The cited portion of the prosecutor's remarks was not a model of clarity. . . . Both defense counsel and the prosecutor correctly stated the elements of premeditation and deliberation during their arguments, and the prosecutor referred jurors to the relevant instructions. The trial court instructed the jury on homicide, first degree murder, and second degree murder. (CALCRIM Nos. 500, 520, 521.) It also instructed that the jury must "follow the law as I explain it to you" and "[i]f you believe that the attorneys' comments on the law conflict with my instructions, you must follow my instructions." We presume the jurors understood and followed the court's instructions. (People v. Cortez (2016) 63 Cal.4th 101, 131; People v. Forrest (2017) 7 Cal.App.5th 1074, 1083 [if prosecutor misstated the law, error was harmless in light of trial court's correct instructions and the absence of evidence of jury confusion]; People v. Williams (2009) 170 Cal.App.4th 587, 635.) There is no probability the jury here would
have ignored the instructions and the additional portions of both attorneys' arguments, and convicted [Petitioner] of first degree murder even if it found he did not premeditate and deliberate.
(Lodg. E at 37-38.)

The California Court of Appeal's rejection of this claim was not objectively unreasonable. To the extent that the highlighted passage of the prosecutor's statement of the law regarding murder was not entirely clear, it is reasonable to presume that any resulting confusion was clarified by the arguments on the whole and the trial court's instructions. Both the prosecutor and defense counsel correctly stated the elements of premeditation and deliberation during their arguments (4 RT 1258-61, 1275-76), and the prosecutor referred the jurors to the relevant instructions, including the instruction for first-degree murder (4 RT 1258). Most significantly, the trial court gave instructions on the relevant law regarding homicide, first-degree murder, and second degree murder. (CT 158-61; 4 RT 1241-45.) The trial court also instructed the jury that its explanation of the law must be followed and that if the attorneys' comments on the law conflicted with the instructions, the instructions must be followed. (CT 135; 4 RT 1227-28.)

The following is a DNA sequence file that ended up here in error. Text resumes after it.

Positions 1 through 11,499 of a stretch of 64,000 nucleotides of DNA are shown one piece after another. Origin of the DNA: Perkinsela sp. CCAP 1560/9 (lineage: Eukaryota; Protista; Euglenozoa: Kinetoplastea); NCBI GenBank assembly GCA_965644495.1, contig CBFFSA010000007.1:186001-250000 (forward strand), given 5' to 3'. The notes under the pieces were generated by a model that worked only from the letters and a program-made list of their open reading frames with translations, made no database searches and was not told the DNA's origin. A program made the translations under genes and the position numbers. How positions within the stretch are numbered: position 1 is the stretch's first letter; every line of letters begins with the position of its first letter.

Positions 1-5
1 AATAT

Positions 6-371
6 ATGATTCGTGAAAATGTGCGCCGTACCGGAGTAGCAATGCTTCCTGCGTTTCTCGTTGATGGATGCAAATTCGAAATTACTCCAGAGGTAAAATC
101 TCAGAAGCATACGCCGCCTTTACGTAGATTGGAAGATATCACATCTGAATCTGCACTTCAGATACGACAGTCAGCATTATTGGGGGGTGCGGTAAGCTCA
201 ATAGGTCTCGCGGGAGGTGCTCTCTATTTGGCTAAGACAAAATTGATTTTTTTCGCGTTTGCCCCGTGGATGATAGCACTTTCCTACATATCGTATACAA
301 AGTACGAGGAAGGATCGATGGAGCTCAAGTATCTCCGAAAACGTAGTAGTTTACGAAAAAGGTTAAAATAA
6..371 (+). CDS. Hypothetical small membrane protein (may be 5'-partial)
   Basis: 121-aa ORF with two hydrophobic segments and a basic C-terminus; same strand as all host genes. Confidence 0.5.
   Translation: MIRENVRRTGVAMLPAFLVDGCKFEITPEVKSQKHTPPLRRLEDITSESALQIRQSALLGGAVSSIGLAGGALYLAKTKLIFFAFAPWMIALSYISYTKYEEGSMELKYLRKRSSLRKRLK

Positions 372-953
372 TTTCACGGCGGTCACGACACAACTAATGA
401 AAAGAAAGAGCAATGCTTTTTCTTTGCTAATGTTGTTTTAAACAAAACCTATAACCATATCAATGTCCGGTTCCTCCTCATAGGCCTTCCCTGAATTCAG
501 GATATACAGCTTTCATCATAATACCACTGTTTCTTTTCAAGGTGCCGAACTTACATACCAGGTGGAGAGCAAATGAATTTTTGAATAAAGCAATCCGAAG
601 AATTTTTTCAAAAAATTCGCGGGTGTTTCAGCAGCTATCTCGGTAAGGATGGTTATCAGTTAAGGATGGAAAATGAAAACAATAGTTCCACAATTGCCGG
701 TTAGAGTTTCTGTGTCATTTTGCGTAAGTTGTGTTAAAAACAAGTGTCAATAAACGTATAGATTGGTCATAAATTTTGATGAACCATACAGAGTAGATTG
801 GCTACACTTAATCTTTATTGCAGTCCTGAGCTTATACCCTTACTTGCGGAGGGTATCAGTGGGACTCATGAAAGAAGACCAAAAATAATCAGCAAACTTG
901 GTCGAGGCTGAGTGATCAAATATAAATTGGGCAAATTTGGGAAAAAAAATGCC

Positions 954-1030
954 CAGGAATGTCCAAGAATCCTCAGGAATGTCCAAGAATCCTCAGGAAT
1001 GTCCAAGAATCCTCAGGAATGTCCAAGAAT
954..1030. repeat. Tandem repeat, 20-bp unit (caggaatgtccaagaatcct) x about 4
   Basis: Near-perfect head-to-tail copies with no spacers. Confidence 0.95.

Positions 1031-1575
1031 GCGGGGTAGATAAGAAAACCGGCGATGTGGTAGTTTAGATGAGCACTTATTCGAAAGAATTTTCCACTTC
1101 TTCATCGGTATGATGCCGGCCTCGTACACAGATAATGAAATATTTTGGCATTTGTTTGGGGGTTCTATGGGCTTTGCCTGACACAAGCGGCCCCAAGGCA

Given this context, it is not reasonably likely that the prosecutor's ambiguous remark about murder infected the trial with unfairness. See Boyde, 494 U.S. at 384-85 (as a general matter, misstatements by counsel "are not to be judged as having the same force as an instruction from the court"); United States v. Medina Casteneda, 511 F.3d 1246, 1250 (9th Cir. 2008) ("The jury is regularly presumed to accept the law as stated by the court, not as stated by counsel.") (citation omitted). Moreover, it is presumed that the jury followed the trial court's instructions regarding the law. See Weeks v. Angelone, 528 U.S. 225, 234 (2000) ("A jury is presumed to follow its instructions."); see also Fischer v. Brown, 578 F. App'x 631, 633 (9th Cir. 2014) (presuming that the jury followed the trial court's instructions on the law despite the prosecutor's misstatement of the reasonable doubt standard); Leinweber v. Tilton, 490 F. App'x 54, 55 (9th Cir. 2012) (same despite the prosecutor's misstatement of the law regarding involuntary manslaughter); Kopy v. Ryan, 319 F. App'x 666, 668-69 (9th Cir. 2009) (same despite the prosecutor's multiple misstatements of the law). Accordingly, habeas relief is not warranted for this claim.

b. Arguing the Charges Must be Considered in a Particular Order.

Petitioner cites the same passage from the prosecutor's argument about murder, as discussed above, to raise an additional claim of constitutional error:

Now, express malice is the first-degree murder. Implied malice is second degree. You have to find him not guilty, okay. It's not like, well, you know, we can't decide whether it's first degree. So you have to decide. You have to acquit him of first degree murder before you even get to second degree murder.

Okay. I want you to know that.

What that means is you all have to agree that, you know what, there was no malice aforethought, that you believe his story that it was an accident which we know is ridiculous.
(4 RT 1261-62) (emphasis added).